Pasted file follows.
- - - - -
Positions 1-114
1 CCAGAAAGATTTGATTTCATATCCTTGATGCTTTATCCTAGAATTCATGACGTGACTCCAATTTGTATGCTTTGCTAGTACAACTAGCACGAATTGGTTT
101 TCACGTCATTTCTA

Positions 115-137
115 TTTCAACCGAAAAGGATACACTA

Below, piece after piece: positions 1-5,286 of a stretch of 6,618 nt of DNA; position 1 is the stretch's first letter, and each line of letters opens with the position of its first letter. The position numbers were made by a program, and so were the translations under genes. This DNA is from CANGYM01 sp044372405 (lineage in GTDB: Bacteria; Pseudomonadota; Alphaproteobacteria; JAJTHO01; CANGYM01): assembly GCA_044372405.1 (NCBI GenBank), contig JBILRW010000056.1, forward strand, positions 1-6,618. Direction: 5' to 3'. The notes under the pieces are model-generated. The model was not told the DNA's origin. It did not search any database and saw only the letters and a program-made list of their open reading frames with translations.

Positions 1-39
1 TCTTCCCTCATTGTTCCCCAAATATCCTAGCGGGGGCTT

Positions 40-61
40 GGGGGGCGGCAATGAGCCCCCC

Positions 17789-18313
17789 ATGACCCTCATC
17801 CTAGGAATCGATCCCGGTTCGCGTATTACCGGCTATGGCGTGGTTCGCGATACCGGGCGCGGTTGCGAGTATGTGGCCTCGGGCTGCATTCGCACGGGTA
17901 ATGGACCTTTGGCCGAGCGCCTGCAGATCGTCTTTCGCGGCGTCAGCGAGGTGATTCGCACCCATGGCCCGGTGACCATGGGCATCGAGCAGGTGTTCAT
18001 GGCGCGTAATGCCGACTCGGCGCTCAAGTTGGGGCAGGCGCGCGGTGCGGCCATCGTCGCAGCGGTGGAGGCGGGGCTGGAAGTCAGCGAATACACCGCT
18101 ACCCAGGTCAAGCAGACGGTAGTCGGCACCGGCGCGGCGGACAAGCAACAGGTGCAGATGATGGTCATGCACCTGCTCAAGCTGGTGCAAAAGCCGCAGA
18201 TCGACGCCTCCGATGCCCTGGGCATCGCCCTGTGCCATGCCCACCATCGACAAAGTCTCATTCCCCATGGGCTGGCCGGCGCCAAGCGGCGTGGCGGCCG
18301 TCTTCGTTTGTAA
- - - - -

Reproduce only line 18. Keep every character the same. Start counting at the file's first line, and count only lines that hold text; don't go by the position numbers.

18301 TCTTCGTTTGTAA